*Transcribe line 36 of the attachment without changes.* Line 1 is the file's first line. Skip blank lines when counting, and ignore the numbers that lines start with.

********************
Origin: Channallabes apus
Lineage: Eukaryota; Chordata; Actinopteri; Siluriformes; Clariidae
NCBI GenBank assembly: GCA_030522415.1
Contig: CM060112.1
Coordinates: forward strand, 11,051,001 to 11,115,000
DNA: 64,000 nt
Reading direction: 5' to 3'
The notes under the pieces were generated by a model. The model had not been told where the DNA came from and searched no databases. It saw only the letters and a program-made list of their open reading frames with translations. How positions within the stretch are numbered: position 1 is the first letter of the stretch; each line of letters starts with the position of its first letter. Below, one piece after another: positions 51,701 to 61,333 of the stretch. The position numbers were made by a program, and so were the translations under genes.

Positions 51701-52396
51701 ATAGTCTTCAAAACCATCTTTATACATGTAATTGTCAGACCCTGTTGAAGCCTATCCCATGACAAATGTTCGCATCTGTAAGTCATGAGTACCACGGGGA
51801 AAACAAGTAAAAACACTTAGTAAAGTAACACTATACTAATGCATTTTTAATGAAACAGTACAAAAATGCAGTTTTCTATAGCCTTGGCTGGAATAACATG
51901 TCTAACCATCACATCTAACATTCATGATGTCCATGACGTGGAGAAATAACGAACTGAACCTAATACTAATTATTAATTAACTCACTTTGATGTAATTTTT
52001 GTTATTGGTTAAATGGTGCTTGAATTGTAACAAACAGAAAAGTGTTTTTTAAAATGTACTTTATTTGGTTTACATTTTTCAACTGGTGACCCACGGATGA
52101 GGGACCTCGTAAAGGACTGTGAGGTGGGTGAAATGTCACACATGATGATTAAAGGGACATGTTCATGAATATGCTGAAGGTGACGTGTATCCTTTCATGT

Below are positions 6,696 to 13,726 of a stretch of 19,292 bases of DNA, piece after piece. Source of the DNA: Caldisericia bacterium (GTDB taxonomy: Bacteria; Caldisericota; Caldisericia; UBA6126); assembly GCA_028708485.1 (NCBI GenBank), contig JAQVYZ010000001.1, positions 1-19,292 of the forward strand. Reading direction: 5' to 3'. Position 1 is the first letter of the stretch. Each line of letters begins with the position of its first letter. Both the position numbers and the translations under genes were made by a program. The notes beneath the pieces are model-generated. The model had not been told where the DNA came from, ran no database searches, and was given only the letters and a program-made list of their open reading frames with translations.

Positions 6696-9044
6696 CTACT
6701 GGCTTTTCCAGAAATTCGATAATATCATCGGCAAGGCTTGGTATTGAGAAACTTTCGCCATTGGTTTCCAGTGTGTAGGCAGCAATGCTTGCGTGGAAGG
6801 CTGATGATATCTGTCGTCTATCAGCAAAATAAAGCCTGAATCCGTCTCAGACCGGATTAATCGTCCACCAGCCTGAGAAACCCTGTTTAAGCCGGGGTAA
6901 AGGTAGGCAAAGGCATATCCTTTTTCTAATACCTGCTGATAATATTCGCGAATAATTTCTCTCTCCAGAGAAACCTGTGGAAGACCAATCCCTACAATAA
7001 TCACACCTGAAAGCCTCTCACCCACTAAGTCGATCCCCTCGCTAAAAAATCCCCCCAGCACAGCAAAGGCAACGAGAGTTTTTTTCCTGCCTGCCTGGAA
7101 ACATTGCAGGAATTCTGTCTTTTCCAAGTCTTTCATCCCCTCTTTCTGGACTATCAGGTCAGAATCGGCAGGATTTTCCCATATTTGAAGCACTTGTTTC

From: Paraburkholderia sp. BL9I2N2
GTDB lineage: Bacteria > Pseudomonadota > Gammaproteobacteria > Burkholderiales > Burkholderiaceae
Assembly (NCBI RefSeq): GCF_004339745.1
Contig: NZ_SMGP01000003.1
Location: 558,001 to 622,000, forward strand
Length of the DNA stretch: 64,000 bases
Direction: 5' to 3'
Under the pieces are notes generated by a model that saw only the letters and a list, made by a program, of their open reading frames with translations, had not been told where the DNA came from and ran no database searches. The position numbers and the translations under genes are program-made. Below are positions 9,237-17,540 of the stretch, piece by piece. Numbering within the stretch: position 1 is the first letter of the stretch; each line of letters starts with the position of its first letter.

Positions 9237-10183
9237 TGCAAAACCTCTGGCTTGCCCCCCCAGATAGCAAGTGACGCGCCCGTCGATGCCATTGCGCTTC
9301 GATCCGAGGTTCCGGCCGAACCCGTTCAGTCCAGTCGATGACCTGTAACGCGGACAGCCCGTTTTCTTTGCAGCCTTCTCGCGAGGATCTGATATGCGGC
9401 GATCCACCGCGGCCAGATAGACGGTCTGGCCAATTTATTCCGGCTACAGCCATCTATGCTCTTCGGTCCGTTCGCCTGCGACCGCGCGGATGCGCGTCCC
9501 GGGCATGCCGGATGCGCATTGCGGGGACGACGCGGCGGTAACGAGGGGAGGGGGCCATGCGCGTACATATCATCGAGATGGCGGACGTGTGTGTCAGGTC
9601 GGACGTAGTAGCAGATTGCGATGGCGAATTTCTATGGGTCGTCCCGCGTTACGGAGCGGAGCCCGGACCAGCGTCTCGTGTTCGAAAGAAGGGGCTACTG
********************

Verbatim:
9601 GGACGTAGTAGCAGATTGCGATGGCGAATTTCTATGGGTCGTCCCGCGTTACGGAGCGGAGCCCGGACCAGCGTCTCGTGTTCGAAAGAAGGGGCTACTG